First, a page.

Most frequently seen precopulatory display is Swaying, stepping stiffly from one foot to the other (Figure 5 in Meanley 1963b, Helm 1982), also known as Stamping (Hunter 1986). Following an early unreceptive period, Swaying display usually followed by Squat Arch or Heart Posture display (see above) and male mounting (Helm 1982, Hunter 1986). If mate approaches within 3 m, swaying bird crouches lower and tucks wings closer into its body—a Squat Arch (Helm 1982). Arching female sometimes runs out from under male after one foot is placed on her back. Following early unreceptive period, Swaying display is usually followed by Squat Arch and male mounting. Sequences that eventually lead to coition sometimes initiated by the 2 birds swaying simultaneously (Helm 1982).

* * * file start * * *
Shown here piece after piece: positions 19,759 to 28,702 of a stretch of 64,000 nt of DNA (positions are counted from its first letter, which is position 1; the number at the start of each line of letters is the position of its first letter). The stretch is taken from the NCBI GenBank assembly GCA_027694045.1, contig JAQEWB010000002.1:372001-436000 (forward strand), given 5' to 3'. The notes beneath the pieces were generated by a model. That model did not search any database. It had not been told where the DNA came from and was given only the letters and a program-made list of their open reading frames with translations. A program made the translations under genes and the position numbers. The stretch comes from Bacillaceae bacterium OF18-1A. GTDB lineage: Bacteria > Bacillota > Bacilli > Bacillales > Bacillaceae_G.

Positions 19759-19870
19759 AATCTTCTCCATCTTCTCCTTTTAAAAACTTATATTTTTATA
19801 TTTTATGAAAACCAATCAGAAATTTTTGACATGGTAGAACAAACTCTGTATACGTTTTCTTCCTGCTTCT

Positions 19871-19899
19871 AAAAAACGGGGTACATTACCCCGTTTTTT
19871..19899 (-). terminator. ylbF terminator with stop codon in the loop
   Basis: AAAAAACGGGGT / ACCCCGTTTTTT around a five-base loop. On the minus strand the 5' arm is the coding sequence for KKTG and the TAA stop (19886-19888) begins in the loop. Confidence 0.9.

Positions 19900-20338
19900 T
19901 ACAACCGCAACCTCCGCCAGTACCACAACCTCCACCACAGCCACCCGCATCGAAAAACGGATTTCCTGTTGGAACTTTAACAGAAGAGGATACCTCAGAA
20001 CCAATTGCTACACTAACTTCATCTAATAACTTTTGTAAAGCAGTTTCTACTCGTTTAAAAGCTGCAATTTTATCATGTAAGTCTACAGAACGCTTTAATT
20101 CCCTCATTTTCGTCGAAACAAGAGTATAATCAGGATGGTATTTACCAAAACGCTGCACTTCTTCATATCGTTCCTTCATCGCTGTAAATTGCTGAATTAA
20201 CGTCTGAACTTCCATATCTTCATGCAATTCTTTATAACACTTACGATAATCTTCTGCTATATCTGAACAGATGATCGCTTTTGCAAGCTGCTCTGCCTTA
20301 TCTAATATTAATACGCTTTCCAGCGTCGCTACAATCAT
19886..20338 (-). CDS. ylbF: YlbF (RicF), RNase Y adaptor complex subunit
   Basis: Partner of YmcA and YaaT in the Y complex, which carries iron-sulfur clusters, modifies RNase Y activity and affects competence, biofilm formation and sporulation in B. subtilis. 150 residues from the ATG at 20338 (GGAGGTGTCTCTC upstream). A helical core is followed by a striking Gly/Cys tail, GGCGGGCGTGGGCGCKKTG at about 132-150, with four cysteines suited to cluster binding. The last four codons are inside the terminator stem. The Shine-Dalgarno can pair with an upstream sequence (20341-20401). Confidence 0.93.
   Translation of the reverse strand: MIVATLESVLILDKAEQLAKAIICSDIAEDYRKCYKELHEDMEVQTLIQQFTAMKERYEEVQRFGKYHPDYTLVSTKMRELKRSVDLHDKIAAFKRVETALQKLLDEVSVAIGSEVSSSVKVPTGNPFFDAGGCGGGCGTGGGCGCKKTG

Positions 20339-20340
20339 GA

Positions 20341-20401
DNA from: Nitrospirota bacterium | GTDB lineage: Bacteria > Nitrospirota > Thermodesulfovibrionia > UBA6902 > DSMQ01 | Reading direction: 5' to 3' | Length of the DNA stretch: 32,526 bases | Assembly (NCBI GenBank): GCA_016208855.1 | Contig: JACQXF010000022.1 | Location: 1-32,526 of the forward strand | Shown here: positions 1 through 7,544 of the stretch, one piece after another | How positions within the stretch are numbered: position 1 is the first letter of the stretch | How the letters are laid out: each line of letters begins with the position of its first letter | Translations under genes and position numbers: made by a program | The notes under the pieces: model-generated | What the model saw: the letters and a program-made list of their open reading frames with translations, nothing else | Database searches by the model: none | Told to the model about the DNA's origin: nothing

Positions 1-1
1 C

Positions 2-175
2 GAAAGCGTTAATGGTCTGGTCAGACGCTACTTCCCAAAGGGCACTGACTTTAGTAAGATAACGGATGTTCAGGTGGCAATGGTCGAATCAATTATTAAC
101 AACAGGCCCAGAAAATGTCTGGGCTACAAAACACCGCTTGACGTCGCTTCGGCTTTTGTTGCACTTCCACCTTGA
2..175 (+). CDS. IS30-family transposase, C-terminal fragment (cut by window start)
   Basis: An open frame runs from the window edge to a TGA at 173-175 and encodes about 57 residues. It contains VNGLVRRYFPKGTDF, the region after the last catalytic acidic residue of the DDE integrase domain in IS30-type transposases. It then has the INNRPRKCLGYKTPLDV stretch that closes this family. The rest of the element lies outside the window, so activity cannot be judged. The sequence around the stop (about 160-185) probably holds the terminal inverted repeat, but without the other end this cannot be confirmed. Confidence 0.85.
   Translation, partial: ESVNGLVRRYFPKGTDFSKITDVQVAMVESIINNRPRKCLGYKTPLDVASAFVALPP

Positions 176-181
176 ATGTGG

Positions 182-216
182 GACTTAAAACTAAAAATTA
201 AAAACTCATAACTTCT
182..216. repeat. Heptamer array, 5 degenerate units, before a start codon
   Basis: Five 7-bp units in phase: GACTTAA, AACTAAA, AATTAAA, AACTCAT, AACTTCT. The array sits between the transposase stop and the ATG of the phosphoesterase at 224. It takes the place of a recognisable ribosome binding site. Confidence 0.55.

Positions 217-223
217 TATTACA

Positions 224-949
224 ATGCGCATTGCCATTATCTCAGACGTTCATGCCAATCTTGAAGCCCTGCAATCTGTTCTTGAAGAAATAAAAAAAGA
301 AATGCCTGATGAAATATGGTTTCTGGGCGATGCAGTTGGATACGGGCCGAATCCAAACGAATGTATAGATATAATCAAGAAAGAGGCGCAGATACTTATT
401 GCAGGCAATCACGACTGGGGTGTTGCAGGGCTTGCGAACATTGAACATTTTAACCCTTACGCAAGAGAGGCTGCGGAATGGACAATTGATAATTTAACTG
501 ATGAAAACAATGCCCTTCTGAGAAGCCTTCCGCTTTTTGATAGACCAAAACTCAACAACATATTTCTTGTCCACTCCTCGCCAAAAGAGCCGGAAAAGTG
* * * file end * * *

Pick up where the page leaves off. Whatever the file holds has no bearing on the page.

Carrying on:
Coition requires 3–5 s; male crouches on its tarsi on female's back, flaps its wings, moves its feet, and extends its head forward to maintain balance, as it lowers its tail to one side of female's elevated tail to achieve cloacal contact; then dismounts with a wing flap. Male normally Sways following coition as female preens. Reverse copulations sometimes attempted but do not lead to coition. Fertilization displays and copulation sometimes occur during incubation or after young have hatched. Multiple coitions not reported (Helm 1982, Hunter 1986).
Social and Interspecific Behavior
Degree Of Sociality
Social structure of migratory Purple Gallinules in North America usually limited to a breeding pair and their hatch-year young. These family units are maintained through breeding season (Helm 1994). Under ideal conditions, >1 brood may be attempted/yr (Helm 1982, RLW). Nonmigratory groups of Purple Gallinules in Costa Rica and Panama have a more elaborate social structure where adult helpers and old and young juvenile helpers aid mated pair with feeding and defending chicks and territories (Krekorian 1978, Hunter 1987a).